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Thesis Defence: Natalia SemenovaExport this event to calendar

Friday, January 12, 2018 — 2:00 PM EST

Natalia thesis image

Of the thesis entitled: POWER, ARCHITECTURE, TRANSITION: Creating a Safe Space for Victims of Domestic Violence

Abstract:

This thesis examines issues of poverty and homelessness in Toronto, specifically focusing on the needs of women and children who are the most vulnerable group and are homeless as a result of being victims of domestic violence. The thesis reflects on the power of architecture, relating to the limits of a physical environment created by an institution and how this effects rehabilitation and empowerment for shelter residents. This is a polemical thesis which creatively engages in the discussion of how informed design paired with an enlightened service model can create a positive implication on residents’ recovery.

The traditional and institutional notion of the shelter, with its objective of correction, is not capable of extending beyond offering accommodation, to address the questions of fundamental concerns to our society. Violence against women is a crime that exists in secrecy. Survivors of domestic violence remain invisible, without a visible place to speak, without a place to tell their own stories.Dialog is transformative. Telling invokes transformation.[i] In this context, a shelter can become a space of resistance.

This thesis proposes a model for designing a shelter that is based on transformation, rather than adaptation. A model that openly instills invention and dialog. A model that can question the relationship between personal and public. The aim of this project is to allow for architectural affordance created through affect and syntax. By looking at program possibilities, such as thresholds and gradients of privacy, this thesis proposes an approach that mediates the relationships between shelter residents, their community, and the surrounding neighborhood.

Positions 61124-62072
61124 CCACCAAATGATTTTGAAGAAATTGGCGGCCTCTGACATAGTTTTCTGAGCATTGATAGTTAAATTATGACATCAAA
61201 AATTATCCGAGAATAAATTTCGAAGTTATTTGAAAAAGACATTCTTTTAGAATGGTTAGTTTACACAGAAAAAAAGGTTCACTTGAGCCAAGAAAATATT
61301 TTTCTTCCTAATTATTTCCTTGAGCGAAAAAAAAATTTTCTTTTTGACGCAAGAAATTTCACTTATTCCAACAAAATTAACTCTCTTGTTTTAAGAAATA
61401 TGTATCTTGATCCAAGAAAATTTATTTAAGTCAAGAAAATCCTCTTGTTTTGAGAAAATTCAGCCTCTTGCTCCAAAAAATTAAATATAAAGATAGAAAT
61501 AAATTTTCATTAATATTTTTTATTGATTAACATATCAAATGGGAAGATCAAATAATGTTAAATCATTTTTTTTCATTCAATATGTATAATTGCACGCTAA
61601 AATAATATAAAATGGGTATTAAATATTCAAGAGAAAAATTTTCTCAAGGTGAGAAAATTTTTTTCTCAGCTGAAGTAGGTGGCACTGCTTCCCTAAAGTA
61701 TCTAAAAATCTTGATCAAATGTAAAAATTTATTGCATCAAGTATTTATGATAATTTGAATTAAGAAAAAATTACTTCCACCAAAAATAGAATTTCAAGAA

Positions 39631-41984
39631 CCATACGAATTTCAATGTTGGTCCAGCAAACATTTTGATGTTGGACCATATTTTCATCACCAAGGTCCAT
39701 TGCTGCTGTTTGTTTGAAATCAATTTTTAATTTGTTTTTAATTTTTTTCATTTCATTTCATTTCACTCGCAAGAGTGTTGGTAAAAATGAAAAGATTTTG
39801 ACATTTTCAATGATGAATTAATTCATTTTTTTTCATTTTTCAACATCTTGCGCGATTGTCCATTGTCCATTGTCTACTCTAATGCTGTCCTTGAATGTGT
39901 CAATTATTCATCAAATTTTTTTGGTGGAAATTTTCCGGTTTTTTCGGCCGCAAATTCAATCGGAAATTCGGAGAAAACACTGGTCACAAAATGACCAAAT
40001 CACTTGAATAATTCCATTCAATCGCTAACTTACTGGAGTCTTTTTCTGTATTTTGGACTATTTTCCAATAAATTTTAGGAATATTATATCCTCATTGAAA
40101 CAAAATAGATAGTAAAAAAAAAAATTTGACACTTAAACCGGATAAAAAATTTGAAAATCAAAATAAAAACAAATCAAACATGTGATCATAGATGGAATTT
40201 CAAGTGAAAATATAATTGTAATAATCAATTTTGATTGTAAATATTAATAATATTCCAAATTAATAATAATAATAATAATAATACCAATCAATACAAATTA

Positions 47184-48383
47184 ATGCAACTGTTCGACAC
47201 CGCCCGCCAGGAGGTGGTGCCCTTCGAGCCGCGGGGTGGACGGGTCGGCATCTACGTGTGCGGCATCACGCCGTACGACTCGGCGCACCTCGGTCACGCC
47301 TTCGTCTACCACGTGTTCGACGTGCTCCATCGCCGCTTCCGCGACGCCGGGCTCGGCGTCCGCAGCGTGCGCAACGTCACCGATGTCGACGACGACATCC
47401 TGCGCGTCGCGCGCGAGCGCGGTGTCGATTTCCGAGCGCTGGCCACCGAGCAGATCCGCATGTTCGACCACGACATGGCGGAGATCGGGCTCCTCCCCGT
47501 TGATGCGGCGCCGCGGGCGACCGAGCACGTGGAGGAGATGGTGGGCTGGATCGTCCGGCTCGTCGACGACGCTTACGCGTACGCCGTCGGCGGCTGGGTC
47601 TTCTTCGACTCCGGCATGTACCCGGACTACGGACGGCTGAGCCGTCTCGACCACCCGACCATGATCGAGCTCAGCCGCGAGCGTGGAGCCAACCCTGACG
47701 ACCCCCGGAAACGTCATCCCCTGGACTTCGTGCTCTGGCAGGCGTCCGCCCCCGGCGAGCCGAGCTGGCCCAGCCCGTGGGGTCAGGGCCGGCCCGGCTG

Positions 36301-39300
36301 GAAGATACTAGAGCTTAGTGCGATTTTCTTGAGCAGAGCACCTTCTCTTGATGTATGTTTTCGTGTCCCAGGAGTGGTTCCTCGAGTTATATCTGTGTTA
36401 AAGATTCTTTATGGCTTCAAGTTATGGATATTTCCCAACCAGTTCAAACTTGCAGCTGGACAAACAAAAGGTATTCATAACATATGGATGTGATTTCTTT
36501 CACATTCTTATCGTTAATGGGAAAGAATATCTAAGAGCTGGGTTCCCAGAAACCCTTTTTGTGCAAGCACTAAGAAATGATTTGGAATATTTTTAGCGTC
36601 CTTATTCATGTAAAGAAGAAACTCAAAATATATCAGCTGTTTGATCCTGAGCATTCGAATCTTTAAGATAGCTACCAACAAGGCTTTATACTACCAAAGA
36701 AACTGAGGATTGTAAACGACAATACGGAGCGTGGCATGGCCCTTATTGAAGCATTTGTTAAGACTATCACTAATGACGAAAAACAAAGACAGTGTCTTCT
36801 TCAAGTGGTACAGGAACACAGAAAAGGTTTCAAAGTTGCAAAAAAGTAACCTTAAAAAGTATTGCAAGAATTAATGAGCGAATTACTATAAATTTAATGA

[i] Silverman, Tami, and Chris Taylor. “Shelter: A Place of the Telling a Chimerical Cookbook.” Shelter, Women, and Development: First and Third World Perspectives. By Hemalata C. Dandekar. N.p.: George Wahr, 1996. 367.

The examining committee is as follows:

Supervisor:

Rick Andrighetti, University of Waterloo

Committee Members:

Janna Levitt, University of Waterloo

Dereck Revington, University of Waterloo

External Reader:

Chloe Town

 


The committee has been approved as authorized by the Graduate Studies Committee.

The Defence Examination will take place:  

Friday, January 12, 2018                
2:00 PM               
ARC 2003


A copy of the thesis is available for perusal in ARC 2106A.

Location 
ARC - School of Architecture
Room 2003 - Photo Studio
7 Melville Street South
Cambridge, ON N1S 2H4
Canada

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